Comment from: Bobby T., 45-54 Male (Patient) Published: October 27

I have been dealing with rheumatoid arthritis for my whole life, it started about in my early 30s back in the 90s. I would have my hand swell up to big red balloons around my knuckles and I wouldn't be able to move the hands at all. What I did notice that helped relieve the pain, but not the swelling was Absorbine Jr. The arthritis cream made it easier with the stiffness and the pain when I had the worst conditions. The swelling and the movement were still bad though and sometimes that made it hard to do the easiest of tasks around the house. The thing I noticed at first and the early signs were pain and the swelling. The swelling where my knuckles would get red where the first indications that I had rheumatoid arthritis. I hope this helps your cause.

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Comment from: lhammer, 35-44 Female (Patient) Published: August 16

My symptoms of rheumatoid arthritis (RA) began last spring. My left wrist and fingers became swollen and red. I am a special education teacher of students with moderate to severe disabilities, and one of my students was extremely aggressive: hitting, kicking and scratching my instructional assistants and me. I assumed it was a result of attempting to calm her down when she was a danger to herself, her teachers, and her classmates. The pain and swelling lasted several days, and went away as quickly as it had appeared. Two weeks later I had the same experience with my right hand, and had me convinced I had broken my wrist. Again, the pain and swelling subsided after several days. Last week I woke up fine, then began to feel pain in my shoulder and elbow so badly that I had to hold one arm up with the other to keep it from hanging at my side. All that I remembered was that I had thrown a ball with my son at the pool and had watered the flowers. I already had my yearly physical with my primary care physician scheduled, and mentioned the issues I was having. She did some bloodwork and had me get my arm x-rayed. I didn't think much more about it. This morning my doctor called and told me my CCP level was high (134), indicating I have RA, and referred me to a rheumatologist. The information is just starting to sink in. My husband has fibromyalgia, so I'm the primary caretaker of our children (ages 5 and 16) and wonder what will happen when my RA gets worse. I'm also worried about my ability to do my job. I'm only 42, so I have a long time to go before I can retire.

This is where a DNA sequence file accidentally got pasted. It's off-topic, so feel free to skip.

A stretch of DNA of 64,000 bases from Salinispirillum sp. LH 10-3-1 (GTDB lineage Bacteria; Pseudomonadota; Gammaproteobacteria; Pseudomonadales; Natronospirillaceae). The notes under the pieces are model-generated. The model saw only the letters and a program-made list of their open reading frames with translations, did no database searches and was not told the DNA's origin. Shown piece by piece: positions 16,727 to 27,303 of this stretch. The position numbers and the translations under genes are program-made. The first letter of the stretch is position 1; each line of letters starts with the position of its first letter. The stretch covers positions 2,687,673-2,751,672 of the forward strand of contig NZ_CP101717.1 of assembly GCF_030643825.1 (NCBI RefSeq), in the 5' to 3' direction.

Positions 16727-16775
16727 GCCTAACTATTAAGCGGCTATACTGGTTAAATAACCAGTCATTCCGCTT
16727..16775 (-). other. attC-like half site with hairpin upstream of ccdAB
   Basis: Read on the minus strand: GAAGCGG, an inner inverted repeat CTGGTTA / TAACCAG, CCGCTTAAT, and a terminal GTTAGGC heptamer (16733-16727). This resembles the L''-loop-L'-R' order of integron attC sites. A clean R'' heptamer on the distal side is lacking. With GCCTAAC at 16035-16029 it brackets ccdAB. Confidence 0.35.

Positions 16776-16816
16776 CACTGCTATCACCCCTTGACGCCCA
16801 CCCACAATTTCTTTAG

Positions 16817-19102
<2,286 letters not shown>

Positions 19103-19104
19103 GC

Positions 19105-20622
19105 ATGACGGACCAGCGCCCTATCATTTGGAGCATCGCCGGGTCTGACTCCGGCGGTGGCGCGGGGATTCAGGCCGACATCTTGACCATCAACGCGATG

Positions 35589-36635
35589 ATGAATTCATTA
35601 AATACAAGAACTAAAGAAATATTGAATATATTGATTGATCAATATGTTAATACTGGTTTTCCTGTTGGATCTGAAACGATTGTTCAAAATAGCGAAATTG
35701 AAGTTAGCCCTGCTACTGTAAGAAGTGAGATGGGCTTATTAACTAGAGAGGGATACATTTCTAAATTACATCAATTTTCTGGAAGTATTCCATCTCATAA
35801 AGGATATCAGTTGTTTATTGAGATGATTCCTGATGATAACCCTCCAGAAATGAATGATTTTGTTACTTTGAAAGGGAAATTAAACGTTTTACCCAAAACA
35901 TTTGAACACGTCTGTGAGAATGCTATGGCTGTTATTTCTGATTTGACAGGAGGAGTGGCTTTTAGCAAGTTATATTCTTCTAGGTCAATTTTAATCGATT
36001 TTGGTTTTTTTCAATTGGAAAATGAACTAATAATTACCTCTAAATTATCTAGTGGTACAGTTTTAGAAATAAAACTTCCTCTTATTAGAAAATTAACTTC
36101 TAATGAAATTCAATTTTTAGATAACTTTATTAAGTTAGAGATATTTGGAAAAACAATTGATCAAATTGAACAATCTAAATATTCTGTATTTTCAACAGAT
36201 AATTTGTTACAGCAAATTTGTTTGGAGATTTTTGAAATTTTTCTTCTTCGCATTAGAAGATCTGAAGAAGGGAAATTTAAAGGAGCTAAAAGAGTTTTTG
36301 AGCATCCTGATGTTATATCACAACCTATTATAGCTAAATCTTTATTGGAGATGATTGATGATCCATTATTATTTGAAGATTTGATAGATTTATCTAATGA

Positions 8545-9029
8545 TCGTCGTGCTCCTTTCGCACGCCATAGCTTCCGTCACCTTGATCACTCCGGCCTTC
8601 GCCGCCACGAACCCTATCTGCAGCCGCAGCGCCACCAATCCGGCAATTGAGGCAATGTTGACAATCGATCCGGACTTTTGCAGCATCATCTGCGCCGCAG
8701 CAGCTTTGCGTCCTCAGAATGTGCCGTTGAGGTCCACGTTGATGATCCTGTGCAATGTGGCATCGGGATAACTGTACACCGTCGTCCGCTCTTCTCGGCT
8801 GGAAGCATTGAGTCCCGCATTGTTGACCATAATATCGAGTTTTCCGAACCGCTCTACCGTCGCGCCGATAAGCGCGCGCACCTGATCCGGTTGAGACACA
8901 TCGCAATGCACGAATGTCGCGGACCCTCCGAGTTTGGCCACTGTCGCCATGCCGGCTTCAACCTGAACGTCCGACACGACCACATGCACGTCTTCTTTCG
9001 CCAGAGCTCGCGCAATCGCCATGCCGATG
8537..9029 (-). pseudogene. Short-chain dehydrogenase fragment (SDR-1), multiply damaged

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Comment from: tinker sad, 55-64 Female (Patient) Published: June 21

I had my head in the sand, in denial for about a year! We live out in the country so at first I thought I had been bit by a spider. I would rest for a bit and ice the hands/feet and then it would stop, until recently. Now if I lift a suitcase, make up bag or anything my hands/fingers swell way up, turn deep red, and the only thing that helps is plunging my feet in a bath of ice water. Taking Benadryl and NSAIDs did not help. I found a new doctor and she pushed me to do all this bloodwork after I took pictures on my cell phone of my fingers. I have rheumatoid arthritis and it is scary! I am a caretaker for my husband and our farm, and well, it is going to be a big adjustment. I was put on a pain medicine that also helps with the swelling. My guess is I will end up on methotrexate or prednisone. Good luck each and every one of you, this disease is a learning process. Don't give up.